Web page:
The hire of a new staff member is a key moment for any organisation, but it's particularly important when hiring new restaurant staff. One person can make a big difference, positively or negatively, to a team. So, what personality traits should you look out for to make the right hires and what interview questions can you use to identify them?
- Calm under pressure
Kitchens can be fraught places, especially during peak hours. Choose staff who will remain calm and carry on.
Interview question: “Describe a situation where you’ve felt under a lot of pressure. How did you handle it and what would you have done differently?”
- A positive contributor
Staff who will make suggestions about efficiency, or offer ideas for improvements, can make a restaurant a better place to work and help to drive the business forward. On the flip side, team members who just coast along and aren’t really invested in the success of the business hold everyone back.
Interview question: “What do you think are our business objectives and how can you help us to meet them?”
- Job specific expertise
Look for specific traits that will work well for the role you’re hiring for, such as the ability to lead for more senior staff and attention to detail for the runner. It’s not just about whether the person has done the job before but whether they have the right kind of personality to do it well in your establishment.
Interview question: “What specific skills or experience do you have that make you so well suited to this role, in particular?"
The food industry can involve long hours and late nights so it’s important to hire someone who you can rely on not to let you down at the last minute. Many people assume that talent is all that’s required to make them a great team asset but the reality is that it’s turning up, every day, on time and delivering what’s asked of them that will keep the business moving forward.
Interview question: “Tell us how you would rate these three attributes: being a reliable team player, exceptional job skill, great potential.”
Even the most junior members of a team should be passionate about what they do. Whether the tasks are the most menial or the most high profile, passion and a genuine love for the industry will ensure standards remain high.
Interview question: “Why have you decided to do this job and what is it about the industry that appeals to you?”
For every restaurant, reputation is everything. Do you trust this person to do everything they can to preserve it and to treat your kitchen, staff and equipment with the respect that they deserve?
Interview question: “Who trusts you, and why?”
- A spirit of ownership
Do you think that this person will step up and take ownership of the role, be creative and innovative in what they’re doing and contribute to helping to make the business better as if it were their own? If they get the business then it’s more likely they will help it to thrive.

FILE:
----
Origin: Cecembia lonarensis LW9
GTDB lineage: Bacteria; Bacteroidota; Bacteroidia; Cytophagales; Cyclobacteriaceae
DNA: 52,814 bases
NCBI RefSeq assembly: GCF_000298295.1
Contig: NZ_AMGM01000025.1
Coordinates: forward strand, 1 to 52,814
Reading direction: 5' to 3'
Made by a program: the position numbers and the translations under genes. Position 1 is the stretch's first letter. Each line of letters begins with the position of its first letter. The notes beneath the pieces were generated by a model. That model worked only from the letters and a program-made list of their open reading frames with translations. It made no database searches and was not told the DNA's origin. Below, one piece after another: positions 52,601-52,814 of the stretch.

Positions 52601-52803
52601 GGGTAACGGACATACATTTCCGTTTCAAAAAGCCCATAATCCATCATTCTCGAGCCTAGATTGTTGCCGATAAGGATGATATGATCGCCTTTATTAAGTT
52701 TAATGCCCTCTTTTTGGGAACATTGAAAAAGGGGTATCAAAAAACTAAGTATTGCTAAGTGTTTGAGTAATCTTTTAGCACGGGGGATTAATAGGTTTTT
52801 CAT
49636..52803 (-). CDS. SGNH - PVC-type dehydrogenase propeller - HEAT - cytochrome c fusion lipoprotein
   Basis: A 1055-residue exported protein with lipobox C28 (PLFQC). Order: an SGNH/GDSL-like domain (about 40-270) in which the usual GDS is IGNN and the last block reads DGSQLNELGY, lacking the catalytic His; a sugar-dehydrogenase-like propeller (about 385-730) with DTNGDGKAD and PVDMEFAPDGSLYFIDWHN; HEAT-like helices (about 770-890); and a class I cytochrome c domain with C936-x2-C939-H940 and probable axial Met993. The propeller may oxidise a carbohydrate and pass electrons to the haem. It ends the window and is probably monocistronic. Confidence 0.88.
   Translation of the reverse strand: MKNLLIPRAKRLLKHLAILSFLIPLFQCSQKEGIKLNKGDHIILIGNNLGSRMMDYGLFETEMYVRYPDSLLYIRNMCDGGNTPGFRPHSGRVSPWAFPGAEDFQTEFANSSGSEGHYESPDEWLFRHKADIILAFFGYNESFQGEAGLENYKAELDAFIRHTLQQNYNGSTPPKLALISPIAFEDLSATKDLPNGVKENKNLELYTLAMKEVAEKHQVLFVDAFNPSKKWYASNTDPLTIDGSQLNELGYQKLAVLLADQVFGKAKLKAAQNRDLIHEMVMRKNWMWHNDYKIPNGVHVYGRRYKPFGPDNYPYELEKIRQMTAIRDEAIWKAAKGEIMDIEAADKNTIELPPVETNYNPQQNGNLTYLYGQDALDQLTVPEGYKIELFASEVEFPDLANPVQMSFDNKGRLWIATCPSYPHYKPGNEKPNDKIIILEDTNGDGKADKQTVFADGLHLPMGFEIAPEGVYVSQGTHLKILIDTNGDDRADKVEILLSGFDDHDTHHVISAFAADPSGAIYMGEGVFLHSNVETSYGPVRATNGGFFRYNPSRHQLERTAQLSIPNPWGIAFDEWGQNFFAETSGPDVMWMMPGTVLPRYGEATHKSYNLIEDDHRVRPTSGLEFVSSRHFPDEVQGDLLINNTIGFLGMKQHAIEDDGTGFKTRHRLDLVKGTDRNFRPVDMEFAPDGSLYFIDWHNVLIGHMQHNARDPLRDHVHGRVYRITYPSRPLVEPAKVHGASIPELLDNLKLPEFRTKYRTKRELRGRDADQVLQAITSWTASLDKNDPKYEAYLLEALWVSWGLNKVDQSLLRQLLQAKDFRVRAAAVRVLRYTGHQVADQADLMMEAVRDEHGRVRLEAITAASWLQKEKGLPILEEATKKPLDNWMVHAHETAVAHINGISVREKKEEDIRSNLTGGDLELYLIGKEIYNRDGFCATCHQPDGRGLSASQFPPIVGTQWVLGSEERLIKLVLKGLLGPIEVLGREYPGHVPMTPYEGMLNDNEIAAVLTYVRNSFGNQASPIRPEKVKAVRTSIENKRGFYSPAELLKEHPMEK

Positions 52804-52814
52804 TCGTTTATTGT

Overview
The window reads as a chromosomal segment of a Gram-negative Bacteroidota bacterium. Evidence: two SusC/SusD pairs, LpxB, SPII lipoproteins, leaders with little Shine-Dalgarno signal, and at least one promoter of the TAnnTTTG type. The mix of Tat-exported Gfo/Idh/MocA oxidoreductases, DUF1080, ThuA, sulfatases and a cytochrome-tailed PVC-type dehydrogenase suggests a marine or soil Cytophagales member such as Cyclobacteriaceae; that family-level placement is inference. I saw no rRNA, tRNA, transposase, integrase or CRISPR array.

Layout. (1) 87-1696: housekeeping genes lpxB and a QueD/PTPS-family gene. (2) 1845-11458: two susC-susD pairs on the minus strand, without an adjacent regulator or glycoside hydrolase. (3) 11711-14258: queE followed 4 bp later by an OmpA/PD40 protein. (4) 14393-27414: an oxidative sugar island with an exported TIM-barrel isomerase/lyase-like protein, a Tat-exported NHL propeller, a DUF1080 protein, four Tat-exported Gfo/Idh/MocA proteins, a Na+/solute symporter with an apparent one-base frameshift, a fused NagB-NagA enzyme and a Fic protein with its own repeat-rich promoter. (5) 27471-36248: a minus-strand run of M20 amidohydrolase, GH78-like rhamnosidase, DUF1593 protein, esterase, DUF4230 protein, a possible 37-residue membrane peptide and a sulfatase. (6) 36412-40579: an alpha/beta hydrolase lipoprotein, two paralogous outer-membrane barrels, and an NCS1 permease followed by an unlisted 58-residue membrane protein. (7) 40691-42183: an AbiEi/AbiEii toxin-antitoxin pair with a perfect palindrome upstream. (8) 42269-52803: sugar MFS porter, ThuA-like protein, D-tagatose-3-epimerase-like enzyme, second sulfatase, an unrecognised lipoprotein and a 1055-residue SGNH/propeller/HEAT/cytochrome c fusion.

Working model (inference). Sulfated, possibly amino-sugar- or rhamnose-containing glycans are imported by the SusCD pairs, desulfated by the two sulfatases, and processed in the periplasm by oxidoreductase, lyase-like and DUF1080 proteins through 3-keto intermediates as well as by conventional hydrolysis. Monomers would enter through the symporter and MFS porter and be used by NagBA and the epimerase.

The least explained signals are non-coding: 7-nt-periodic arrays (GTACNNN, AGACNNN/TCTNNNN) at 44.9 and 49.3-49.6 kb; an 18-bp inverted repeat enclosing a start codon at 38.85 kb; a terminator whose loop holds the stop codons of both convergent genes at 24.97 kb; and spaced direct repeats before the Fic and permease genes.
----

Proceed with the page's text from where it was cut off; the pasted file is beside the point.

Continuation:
Interview question: “Why do you want to work for us, what is it about our business that makes you want to be a part of it?"
- A sense of humour
Sometimes there is nothing more valuable in a high-pressure environment than someone who can make you laugh and is open to laughing themselves.
Interview question: “Who’s your favorite comedian and why?"
Being organised, clean and tidy will make anyone an asset to a team. The opposite can have an instantly negative effect.
Interview question: “What does your workstation look like before, during and after service?”
- Communication skills
Passive aggressiveness or a bad temper can make it difficult to work with someone. Choose staff who can clearly communicate, including when it comes to problems or issues.
Interview question: “Tell us about a difficult situation you’ve experienced recently and explain how you handled it.”
Staff who are enthusiastic create positive energy from which come ideas and team bonding.
Interview question: “What gets you out of bed in the mornings?”
- Basic safety and hygiene knowledge
These are a must for any kitchen and the knowledge will feed into everything that person does.
Interview question: “What kind of health and safety training have you had; where do you think this fits in a modern business strategy?”
There’s nothing more important than staff working as a team to keep a kitchen high functioning. However, one person’s idea of teamwork may not be the same as someone else’s. Make sure that you and a potential hire are on the same page when it comes to your business culture and what makes it work smoothly.
Interview question: “What qualities make someone a team player?”